Readers' letters: Gender reform is not dead and buried

Un-named MPs claim that the Gender Recognition Reform Bill is dead, and that it has set trans rights back. It's not clear why an anonymous MP thinks they can speak for trans people.

It is nonsense to say that the bill was rushed through. It was consulted on publicly over five years and had more debate in the Parliament than almost any other bill. It was then passed by a large majority including MSPs of all parties.

The bill is far from dead. It is now the Parliament's bill and only the Parliament can withdraw it. It is possible that a court challenge to the section 35 order might not succeed.

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The courts have ruled before that the Scotland Act means that power devolved is power retained, and that the UK has the final say. But that would not end the bill, which would remain on the Parliament's books.

It is clear that the current UK government is refusing even to discuss a solution that would allow the section 35 order to be lifted. However, the Labour party supports reform of gender recognition.

If necessary, the Scottish government can simply wait for a change in UK government, and then negotiate to lift the order, with the necessary adjustments to cross-border matters and if needed, the reserved Equality Act.

Those can be made in the usual cooperative way for UK amendments in consequence of a Scottish bill, via a "section 104 order" at Westminster.

Tim Hopkins, Equality Network, Edinburgh

Starmer abandons Labour principles

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The Liberal Prime Minister Joseph Chamberlain said in 1886 "in politics there is no point in looking any further ahead than the next two weeks." Labour PM Harold Wilson said "a week in politics is a long time",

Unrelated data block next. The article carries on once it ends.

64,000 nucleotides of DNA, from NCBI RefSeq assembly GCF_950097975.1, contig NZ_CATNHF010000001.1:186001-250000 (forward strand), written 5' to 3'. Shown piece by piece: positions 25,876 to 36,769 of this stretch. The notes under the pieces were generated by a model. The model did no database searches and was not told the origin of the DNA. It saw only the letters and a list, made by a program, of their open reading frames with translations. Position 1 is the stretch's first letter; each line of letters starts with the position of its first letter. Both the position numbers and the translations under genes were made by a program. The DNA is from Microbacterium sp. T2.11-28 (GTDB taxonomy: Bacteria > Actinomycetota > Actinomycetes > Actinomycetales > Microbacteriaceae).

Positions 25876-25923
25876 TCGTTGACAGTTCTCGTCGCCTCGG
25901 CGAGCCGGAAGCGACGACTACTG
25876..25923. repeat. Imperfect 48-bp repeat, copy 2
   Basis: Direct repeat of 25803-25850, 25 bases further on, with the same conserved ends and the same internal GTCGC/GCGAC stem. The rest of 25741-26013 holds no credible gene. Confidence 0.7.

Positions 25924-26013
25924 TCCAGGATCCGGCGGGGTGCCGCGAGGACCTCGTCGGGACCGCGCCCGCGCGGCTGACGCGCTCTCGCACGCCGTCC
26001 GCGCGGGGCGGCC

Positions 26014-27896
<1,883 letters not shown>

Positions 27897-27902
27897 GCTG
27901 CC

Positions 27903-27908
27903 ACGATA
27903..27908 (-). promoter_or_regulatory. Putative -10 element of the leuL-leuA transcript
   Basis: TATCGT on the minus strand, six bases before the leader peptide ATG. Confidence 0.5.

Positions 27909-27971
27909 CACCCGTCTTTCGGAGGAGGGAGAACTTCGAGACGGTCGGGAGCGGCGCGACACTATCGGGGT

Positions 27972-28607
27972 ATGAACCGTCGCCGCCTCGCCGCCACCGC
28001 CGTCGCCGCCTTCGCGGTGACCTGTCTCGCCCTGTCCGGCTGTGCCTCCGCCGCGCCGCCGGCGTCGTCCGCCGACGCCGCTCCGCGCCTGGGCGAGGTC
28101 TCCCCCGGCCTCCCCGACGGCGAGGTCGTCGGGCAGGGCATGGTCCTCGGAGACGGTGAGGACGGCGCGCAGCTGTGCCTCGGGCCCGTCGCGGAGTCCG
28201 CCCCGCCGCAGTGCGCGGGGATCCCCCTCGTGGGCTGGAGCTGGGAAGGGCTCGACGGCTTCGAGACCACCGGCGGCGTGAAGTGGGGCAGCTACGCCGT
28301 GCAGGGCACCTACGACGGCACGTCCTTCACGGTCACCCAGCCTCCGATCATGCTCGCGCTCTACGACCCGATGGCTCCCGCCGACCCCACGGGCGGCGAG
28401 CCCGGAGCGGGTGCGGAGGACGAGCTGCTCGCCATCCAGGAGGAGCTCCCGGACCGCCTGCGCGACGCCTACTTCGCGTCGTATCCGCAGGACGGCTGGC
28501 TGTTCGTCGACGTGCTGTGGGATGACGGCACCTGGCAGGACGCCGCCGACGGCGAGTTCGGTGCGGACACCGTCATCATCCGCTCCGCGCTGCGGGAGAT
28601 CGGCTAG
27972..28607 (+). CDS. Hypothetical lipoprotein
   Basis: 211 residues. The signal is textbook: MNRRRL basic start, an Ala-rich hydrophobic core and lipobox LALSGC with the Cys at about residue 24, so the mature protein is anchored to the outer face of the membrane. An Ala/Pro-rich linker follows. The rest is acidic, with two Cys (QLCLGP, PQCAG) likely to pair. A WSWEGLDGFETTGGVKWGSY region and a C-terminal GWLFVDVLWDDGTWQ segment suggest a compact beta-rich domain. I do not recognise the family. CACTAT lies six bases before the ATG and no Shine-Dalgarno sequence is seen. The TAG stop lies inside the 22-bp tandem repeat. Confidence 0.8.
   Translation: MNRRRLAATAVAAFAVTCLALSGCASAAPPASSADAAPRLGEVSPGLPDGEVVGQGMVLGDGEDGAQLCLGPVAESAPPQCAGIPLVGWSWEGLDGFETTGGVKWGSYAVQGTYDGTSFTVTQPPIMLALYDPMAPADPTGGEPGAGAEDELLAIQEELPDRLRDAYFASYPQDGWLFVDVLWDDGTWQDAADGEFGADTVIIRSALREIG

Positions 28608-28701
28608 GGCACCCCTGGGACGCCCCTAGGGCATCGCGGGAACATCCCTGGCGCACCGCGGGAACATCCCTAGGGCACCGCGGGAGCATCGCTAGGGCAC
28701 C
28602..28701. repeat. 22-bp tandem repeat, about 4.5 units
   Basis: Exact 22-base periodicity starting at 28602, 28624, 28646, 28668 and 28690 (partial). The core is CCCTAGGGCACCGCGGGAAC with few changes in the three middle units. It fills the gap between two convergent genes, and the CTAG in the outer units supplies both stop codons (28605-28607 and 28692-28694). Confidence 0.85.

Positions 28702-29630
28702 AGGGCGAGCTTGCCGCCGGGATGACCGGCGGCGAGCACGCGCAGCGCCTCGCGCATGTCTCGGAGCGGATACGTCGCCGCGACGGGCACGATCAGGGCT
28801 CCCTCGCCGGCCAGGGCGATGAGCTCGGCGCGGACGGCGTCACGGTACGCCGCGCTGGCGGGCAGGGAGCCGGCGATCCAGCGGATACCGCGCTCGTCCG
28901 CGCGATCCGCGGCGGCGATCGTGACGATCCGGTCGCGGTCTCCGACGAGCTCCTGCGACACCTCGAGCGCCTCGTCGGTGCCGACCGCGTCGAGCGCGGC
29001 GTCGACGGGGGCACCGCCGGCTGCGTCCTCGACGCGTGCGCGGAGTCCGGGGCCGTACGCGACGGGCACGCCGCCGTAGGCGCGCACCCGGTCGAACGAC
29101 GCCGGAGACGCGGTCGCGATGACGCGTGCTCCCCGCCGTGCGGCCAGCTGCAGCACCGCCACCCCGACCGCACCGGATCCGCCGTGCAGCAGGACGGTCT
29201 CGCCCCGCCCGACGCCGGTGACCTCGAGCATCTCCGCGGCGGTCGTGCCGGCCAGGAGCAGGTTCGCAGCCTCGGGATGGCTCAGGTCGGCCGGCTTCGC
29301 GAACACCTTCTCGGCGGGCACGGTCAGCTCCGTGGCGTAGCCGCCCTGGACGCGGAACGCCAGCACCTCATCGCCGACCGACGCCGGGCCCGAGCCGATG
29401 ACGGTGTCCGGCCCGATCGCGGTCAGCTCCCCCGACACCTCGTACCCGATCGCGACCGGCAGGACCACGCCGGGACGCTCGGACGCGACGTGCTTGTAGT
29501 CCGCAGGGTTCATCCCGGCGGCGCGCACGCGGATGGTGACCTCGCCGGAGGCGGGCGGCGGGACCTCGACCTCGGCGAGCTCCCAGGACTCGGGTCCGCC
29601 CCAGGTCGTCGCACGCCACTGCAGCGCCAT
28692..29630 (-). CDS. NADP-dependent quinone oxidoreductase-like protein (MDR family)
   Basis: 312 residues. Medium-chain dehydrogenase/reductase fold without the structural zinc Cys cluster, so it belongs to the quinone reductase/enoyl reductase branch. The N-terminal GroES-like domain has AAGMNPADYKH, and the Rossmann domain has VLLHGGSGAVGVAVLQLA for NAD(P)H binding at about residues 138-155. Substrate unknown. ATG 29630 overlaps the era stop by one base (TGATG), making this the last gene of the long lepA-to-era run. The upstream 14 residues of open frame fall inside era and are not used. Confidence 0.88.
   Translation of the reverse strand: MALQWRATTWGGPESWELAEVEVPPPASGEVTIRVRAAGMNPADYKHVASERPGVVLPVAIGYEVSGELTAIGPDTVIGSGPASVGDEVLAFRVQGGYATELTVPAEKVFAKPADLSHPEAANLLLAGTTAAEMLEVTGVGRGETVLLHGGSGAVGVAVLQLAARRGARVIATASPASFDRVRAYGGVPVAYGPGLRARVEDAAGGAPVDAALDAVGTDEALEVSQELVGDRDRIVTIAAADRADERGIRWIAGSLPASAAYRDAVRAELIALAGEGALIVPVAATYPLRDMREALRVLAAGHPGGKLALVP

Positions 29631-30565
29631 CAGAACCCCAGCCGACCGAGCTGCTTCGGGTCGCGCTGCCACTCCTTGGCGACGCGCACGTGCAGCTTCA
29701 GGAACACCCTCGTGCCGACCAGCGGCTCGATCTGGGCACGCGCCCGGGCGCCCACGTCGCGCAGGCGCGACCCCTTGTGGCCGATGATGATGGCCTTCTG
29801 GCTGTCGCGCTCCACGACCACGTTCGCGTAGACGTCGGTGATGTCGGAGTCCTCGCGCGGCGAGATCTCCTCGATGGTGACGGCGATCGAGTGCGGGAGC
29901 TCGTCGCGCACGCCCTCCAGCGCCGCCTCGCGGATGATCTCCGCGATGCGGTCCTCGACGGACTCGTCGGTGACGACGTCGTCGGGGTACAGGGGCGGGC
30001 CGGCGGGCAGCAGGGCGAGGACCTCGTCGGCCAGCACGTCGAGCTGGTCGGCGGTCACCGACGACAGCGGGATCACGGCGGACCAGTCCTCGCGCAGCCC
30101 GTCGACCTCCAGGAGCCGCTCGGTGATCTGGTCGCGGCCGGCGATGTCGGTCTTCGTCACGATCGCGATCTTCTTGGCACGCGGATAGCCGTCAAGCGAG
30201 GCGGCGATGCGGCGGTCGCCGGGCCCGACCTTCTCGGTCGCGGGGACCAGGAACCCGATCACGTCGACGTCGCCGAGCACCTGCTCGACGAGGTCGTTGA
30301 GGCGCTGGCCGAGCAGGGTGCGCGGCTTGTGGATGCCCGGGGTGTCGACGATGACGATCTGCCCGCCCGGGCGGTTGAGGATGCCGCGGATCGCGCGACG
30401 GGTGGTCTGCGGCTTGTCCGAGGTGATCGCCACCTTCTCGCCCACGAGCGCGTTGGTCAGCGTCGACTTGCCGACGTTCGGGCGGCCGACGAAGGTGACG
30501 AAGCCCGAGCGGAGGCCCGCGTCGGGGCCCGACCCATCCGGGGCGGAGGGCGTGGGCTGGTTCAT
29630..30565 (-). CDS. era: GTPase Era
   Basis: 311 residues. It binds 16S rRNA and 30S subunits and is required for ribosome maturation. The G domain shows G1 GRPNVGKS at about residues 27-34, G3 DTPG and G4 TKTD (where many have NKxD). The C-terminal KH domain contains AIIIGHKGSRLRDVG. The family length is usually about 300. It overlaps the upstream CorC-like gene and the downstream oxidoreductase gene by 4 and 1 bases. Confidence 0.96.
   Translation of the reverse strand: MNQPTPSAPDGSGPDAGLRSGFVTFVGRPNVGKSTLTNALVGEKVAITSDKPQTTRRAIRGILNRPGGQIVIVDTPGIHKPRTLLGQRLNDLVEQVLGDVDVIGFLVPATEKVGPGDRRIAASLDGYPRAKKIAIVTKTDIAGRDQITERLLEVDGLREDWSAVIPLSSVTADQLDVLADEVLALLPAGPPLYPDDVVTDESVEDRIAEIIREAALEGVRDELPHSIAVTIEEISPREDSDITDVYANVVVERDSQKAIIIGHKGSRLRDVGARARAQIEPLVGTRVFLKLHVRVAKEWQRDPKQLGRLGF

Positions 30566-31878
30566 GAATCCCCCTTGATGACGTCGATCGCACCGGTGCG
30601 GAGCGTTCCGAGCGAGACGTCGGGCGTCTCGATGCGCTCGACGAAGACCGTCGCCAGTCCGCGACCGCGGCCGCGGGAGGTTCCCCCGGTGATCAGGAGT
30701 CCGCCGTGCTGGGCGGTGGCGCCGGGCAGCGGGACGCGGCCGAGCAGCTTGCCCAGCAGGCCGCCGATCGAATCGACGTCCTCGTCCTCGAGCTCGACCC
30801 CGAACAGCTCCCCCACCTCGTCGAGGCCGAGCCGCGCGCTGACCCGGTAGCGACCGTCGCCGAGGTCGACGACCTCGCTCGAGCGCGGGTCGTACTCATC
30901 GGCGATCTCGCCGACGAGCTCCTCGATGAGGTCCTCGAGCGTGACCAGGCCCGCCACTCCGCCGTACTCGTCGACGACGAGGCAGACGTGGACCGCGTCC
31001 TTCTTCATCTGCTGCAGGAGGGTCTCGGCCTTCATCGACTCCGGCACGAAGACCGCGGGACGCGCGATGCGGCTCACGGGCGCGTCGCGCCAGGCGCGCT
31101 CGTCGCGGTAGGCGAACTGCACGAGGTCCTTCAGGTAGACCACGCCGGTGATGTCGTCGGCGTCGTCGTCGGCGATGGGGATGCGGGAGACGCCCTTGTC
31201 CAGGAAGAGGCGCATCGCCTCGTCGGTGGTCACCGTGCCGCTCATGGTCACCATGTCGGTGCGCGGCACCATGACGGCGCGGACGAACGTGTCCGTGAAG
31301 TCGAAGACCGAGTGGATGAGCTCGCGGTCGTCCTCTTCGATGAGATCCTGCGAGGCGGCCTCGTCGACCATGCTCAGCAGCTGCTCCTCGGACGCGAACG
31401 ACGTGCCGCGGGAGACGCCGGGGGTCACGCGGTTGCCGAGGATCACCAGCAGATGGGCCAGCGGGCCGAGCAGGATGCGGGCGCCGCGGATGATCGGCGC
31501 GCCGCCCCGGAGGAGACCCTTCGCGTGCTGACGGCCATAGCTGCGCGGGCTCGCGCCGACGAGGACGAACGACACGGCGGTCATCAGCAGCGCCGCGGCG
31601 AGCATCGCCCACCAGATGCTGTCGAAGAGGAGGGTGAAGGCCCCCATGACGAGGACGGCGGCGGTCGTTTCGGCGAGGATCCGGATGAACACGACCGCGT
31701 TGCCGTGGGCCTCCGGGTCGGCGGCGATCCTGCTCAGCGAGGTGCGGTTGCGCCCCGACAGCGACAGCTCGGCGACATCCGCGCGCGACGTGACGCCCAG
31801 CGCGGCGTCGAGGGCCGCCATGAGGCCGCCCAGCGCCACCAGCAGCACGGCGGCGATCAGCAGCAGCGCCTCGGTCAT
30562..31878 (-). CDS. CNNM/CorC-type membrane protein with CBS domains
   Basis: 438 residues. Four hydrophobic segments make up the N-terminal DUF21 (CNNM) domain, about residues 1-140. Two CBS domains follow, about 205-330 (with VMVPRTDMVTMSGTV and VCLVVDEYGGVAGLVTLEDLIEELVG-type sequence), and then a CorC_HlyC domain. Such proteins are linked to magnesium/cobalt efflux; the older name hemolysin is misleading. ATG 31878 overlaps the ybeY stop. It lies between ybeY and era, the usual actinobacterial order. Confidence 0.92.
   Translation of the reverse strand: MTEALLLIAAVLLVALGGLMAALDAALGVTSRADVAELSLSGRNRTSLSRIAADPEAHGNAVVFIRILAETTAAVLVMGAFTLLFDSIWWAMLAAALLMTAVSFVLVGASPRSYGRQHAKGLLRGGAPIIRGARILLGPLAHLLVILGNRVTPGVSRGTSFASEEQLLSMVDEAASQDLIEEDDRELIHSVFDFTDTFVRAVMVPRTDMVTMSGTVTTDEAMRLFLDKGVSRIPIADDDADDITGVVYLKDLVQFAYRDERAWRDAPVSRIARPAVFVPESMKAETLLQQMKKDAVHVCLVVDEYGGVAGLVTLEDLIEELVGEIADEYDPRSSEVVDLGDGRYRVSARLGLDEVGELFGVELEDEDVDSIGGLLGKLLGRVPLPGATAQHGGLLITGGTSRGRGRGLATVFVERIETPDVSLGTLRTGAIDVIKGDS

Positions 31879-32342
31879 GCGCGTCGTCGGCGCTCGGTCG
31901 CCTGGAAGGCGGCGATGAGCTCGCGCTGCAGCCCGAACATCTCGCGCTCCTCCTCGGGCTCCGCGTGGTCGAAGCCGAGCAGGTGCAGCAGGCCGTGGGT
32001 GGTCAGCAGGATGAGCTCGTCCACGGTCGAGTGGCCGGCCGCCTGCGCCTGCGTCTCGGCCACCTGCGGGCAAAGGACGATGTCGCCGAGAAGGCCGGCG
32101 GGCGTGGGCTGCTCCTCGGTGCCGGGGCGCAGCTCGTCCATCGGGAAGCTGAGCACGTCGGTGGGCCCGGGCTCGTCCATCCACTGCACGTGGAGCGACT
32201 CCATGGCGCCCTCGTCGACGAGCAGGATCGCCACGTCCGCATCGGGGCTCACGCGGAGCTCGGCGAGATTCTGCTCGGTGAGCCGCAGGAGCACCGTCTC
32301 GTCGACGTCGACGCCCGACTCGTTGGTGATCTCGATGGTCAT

What a difference a few days make! As an activist in the Edinburgh Northern and Leith Labour Party, I have resigned from the party on points of principal.

First, I surprisingly find myself on the same side as Ms Sturgeon when it comes to the Gender Recognition Reforms. Regrettably when I raised this as a motion for discussion it was quashed by the chair on a technicality. I prefer to believe it was far more sinister than that and the party didn't wish to have a discussion and a vote in favour.

Last week, of course, Sir Keir Starmer haughtily went to the TV studios to deny the members of Islington North Labour Party the opportunity, as per the party's rule book, to decide upon their candidate for the next general election - well, anyone but Jeremy Corbyn.

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No other Labour party leader or constituency members have quashed his candidacy since he first became an MP in 1983.

Finally, Sir Keir Starmer has regularly visited Glasgow and Dundee, each with horrendous drug deaths, pontificating about what needs to be done. Well he had a chance on Sunday to say he would abolish the Misuse of Drugs Act 1971 and support legalised regulation. He didn't.

Douglas McBean, Edinburgh

Sturgeon’s exit aids Scottish Labour

The political scene in Scotland is rapidly changing. The resignation of Nicola Sturgeon leaves a void in the SNP which is now divided and wounded, with a left versus right battle for its future.

Scottish Labour leadership is now in a good position to take advantage of this weakness and gather support from disillusioned SNP supporters who have had quite enough of the SNP policies they don’t support.

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With the next elections just more than a year away, the timing is good for Scottish Labour to make progress in winning back the traditional Labour vote.

D Forbes Grattan, Aberdeen

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